Valley leaders worry about new freeway's cost
Tolleson officials fear catastrophic impact on community
The Arizona Republic
Feb. 8, 2006 12:00 AM
Southwest Valley business and political leaders
are worried by a new report showing that the proposed South Mountain Freeway
could be at least a temporary economic drain on their towns.
Though transportation experts say the freeway's long-term economic benefits
could far outweigh the initial costs, officials say they will fight to prevent
the business and tax revenue losses the freeway could cause.
"It would be catastrophic to our community," Tolleson City Manager
Reyes Medrano Jr. said. "We consider this a major threat to our existence
as an incorporated city."
The report released Thursday by the Arizona
Department of Transportation shows Tolleson, Avondale and Phoenix could lose
millions in sales and property taxes from existing and projected development if
the freeway goes through their cities.
The 22- to 26-mile road would complete Loop 202 and link Interstate 10 in the
west and east, bypassing Phoenix. ADOT planners want to join the freeway's
western portion to I-10 at 55th Avenue, 71st Avenue or Loop 101.
Depending on where the western leg goes, the freeway could displace some major
Valley employers, including Fry's Food and Drug, Home Depot, Western Container
Corp. and Holsum Bakery. ADOT pays for relocation expenses, but hasn't yet said
how much the moves would cost.
In the case of tiny cities like Tolleson, where no land is left for a large
business to relocate to if displaced, the loss of these companies - and the blow
to the community - could be permanent.
If engineers choose the Loop 101 alignment, up to 30 percent of Tolleson's tax
base could be eliminated, according to city estimates.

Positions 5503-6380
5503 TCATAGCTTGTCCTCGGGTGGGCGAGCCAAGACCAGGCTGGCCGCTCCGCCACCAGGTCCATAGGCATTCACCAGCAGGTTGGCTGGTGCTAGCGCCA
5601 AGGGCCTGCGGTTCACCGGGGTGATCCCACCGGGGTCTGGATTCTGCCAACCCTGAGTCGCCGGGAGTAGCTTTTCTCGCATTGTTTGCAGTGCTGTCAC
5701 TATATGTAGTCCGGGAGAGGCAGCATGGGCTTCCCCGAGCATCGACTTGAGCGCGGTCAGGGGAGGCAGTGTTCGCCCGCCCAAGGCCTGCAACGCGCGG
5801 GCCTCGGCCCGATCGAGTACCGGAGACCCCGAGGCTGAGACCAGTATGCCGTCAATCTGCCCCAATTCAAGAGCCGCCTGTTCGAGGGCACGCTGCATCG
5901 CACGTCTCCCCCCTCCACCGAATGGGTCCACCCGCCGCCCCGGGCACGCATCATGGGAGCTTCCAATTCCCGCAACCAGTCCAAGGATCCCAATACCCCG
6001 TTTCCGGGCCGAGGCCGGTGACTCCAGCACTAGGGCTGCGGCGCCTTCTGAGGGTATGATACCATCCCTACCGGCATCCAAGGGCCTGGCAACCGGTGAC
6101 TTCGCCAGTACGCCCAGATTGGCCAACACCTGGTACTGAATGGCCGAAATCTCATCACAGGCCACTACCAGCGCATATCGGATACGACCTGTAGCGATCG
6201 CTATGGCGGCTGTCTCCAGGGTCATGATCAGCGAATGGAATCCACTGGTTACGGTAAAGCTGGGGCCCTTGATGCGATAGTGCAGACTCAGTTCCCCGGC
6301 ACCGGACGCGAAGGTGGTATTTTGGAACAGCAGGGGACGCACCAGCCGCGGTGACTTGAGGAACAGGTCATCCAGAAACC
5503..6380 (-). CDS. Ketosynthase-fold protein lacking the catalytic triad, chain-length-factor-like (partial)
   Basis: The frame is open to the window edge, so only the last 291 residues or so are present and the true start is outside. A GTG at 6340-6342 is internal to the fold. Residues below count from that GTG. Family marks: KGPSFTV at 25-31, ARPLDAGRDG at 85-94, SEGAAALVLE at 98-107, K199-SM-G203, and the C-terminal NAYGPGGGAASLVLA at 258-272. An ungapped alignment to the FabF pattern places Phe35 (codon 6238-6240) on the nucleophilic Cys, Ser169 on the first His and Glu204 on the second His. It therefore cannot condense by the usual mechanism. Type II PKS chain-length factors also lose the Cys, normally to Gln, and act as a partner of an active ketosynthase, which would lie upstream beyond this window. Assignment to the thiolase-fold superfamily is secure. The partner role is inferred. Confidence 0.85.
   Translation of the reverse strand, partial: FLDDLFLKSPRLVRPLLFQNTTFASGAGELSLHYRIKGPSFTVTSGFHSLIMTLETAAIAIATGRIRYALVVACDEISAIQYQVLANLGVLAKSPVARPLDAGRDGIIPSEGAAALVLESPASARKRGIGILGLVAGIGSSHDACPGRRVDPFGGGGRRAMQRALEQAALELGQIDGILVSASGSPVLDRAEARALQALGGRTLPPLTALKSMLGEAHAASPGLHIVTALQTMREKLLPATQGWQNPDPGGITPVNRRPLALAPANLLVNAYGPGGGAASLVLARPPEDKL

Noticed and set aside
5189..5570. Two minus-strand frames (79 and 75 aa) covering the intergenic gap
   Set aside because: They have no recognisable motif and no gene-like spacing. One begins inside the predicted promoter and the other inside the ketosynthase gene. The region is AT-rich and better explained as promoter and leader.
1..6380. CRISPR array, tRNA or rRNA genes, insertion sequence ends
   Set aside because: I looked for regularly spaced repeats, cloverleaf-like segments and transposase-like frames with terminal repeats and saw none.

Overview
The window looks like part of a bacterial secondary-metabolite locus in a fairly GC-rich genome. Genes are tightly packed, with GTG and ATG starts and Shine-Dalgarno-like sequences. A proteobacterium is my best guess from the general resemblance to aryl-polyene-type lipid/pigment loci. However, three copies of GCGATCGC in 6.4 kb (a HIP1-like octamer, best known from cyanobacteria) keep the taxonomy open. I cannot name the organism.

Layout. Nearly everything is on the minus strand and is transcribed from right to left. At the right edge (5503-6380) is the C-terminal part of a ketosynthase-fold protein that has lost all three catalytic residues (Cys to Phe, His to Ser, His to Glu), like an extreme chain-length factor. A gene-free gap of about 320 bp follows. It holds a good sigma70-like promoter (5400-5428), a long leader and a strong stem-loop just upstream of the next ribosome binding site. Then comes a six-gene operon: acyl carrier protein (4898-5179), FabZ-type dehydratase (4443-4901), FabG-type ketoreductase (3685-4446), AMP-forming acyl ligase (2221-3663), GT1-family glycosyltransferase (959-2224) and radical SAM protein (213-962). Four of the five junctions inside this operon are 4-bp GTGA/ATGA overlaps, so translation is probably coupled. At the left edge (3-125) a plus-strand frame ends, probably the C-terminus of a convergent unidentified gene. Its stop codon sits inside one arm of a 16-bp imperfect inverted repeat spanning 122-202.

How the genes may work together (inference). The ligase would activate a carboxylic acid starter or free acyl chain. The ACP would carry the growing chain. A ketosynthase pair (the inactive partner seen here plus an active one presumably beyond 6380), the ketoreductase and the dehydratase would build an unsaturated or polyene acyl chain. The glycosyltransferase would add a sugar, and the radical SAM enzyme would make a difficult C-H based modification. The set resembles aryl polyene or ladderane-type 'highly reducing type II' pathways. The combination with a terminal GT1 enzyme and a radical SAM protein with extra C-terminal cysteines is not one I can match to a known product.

Whether or not the 6-square-mile city could remain independent despite the loss
of those businesses is "the $64,000 question," Medrano said. "I
doubt seriously that we'd be able to."
Once a final alignment is determined, ADOT would like to start purchasing land
in 2008, start building in 2009 and finish by 2015.
By the time the area reaches build-out in about 2030, the Loop 101 alignment
could cost Phoenix, Avondale and Tolleson a combined $23.3 million annually in
lost property and sales taxes.
"It would mean a loss of those dollars that perhaps we could use for other
services that are greatly needed, especially as a growing community," said
Avondale Mayor Marie Lopez Rogers. The city is opposing that route, she said.
The other two alignments would run only through Phoenix. By build-out, the city
could lose at least $21 million in taxes a year from the 55th Avenue alignment,
and $10.5 million annually from the 71st Avenue link.
ADOT argues that the savings in travel time would make up for the cities' tax
"There are real costs associated with travel time, productivity, worker
availability, freight inventory, logistics, just-in-time production and market
access," the report stated. "The savings in time for the traveling
public is valued at over $400 million per year if the South Mountain Freeway is
Planners also point to the explosive economic growth that other Valley cities
have seen when a freeway comes through their area. . For those who would be
bumped by the freeway, it's a less-than-comforting thought.
"We picked this because it was a very desirable location," said Holsum
Bakery President Ed Eisele, whose 7-year-old plant would be demolished if the
Loop 101 route came through.